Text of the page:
Professionals Recommend These Mental Health Apps
Your smartphone can be a tool for extra help during this time.by Gretchen Brown
This article is part of Rewire's Coronavirus: Information You Can Use series.
It’s a tough time for mental health.
Even if you’ve never experienced any serious mental health issues like depression or anxiety, there’s a chance you’re experiencing some now. If you have in the past, those issues might feel worse.
Life in a pandemic is not a vacation.
Still, in-person therapy is hard to come by right now, as most mental health professionals are only taking virtual appointments. Some people might want some extra help to fill in the gaps.
Enter: the smartphone, which can be a tool for mental health during this time.
“An app should not be a replacement for mental health therapy with a licensed therapist,” said Nikki Winchester, a clinical psychologist.
“However, they certainly can provide lots of coping skills and ways to navigate anxiety and worry during this pandemic.”
Rewire asked mental health professionals to share some of their favorite mental health apps:
The Liberate meditation app is one of my favorites as it provides meditation experiences from people of color and indigenous people, which is not easy to find on some of the mainstream apps.
Meditation can seem very intimidating for a lot of people and there is always concern of "not doing it right," so apps give them the guidance to meditate and build their confidence.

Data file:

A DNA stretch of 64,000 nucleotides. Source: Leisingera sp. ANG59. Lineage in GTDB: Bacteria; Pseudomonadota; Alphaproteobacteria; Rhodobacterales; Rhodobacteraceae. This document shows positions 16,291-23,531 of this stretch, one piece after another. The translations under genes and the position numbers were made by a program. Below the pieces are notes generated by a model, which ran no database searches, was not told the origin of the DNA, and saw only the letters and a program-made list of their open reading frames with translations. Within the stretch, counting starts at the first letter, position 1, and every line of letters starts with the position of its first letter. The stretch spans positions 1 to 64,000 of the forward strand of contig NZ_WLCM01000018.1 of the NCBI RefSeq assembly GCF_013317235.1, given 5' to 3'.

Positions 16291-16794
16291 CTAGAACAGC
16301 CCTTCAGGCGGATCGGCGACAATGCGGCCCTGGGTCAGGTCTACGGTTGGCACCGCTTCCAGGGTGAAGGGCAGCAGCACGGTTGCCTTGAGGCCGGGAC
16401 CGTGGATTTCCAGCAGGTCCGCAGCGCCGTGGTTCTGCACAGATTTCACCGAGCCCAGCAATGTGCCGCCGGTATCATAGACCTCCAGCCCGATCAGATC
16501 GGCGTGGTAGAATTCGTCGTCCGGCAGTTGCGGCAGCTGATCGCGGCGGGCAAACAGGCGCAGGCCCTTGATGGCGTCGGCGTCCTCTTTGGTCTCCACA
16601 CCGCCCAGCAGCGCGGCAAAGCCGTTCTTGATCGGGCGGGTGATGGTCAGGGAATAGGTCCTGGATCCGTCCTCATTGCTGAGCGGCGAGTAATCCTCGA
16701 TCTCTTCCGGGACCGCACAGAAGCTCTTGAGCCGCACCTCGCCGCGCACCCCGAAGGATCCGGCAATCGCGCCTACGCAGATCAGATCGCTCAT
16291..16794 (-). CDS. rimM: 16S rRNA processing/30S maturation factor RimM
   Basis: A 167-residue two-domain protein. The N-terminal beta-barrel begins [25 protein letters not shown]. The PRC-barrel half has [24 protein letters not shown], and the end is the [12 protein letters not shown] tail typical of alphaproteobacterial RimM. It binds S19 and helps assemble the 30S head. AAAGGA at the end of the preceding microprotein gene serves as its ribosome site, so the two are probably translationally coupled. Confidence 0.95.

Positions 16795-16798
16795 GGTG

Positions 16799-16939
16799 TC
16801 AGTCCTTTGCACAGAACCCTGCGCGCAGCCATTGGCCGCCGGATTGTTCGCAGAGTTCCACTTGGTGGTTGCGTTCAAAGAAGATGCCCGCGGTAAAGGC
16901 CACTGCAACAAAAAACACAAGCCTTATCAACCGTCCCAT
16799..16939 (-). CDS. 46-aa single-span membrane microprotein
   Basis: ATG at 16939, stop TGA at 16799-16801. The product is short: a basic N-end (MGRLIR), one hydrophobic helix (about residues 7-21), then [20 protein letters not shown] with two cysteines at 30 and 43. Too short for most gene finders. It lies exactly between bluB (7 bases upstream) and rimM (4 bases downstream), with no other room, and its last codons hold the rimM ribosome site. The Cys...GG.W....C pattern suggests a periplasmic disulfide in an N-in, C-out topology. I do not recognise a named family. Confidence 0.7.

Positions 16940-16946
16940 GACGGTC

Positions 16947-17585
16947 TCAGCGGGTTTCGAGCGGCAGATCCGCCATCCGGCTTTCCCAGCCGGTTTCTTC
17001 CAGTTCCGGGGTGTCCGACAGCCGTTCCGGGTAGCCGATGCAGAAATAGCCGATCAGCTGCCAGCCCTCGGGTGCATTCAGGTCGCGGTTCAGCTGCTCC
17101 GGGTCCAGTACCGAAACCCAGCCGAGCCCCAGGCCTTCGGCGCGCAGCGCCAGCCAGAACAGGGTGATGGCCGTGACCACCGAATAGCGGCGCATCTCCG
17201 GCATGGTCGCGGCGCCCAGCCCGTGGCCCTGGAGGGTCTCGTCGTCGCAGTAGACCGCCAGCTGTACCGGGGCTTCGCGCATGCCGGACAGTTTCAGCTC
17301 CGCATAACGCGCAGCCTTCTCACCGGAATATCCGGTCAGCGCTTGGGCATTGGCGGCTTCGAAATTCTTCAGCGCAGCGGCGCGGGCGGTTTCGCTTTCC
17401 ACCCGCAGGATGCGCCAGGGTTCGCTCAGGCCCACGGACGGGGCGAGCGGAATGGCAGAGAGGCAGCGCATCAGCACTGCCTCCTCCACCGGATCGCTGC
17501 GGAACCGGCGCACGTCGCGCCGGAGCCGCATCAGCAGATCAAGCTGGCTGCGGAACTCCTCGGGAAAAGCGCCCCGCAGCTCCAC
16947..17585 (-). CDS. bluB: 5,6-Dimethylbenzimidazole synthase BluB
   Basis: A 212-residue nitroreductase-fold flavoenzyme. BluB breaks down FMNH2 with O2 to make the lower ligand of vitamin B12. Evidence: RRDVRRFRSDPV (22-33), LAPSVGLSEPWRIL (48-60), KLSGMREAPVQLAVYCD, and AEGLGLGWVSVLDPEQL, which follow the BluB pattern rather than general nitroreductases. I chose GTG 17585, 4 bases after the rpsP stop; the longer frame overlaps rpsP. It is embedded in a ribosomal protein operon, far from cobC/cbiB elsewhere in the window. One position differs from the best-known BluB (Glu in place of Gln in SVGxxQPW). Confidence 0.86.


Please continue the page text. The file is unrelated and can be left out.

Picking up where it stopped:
In general, apps are becoming the future for just about all of your needs, and I think mental health treatment is no different.
Most of the telemedicine platforms have some sort of app that can be used for psychiatrist/therapist visits.
These platforms allow people to receive services from the comfort of their own home or work and avoid being seen due to stigma. For others, these platforms give them access if there is not adequate mental health treatment in their area.
Haley Neidich, psychotherapist:
The Expectful app for people who are experiencing anxiety during or after pregnancy is a deeply powerful tool that I recommend to my patients.
The tools available are specific to pregnancy and postpartum anxiety and can make a huge difference, particularly during this time.
Therapeutic work must extend beyond the hour long session in order to be most effective. Apps give folks who are working on themselves the opportunity to make convenient, meaningful and measurable life changes that they can be proud of.
I never recommend something to my clients that I don't use myself, so during my own pregnancy loss, I relied on the Expectful app to help me heal and make sense of what I was experiencing.
The guidance, information and meditations available are geared towards helping people with these unique issues.
Nikki Winchester, clinical psychologist:
I really like PTSD coach and refer most of my clients to that app.
Although originally intended for individuals with PTSD, it is a great app for anyone who needs help using coping skills. It walks you through various skills like progressive muscle relaxation, body scan and deep breathing. If you use headphones you can really use it anywhere.
The Calm app is for meditations. I particularly like this app because of the sleep stories.
When we lay down at night, this is one time that our minds can start to rapid-fire about all our worries. The Calm app has sleep stories to occupy your mind just enough to help you get to sleep.
I use it personally and it has been a big help.
Editor's note: these interviews have been edited for length and clarity.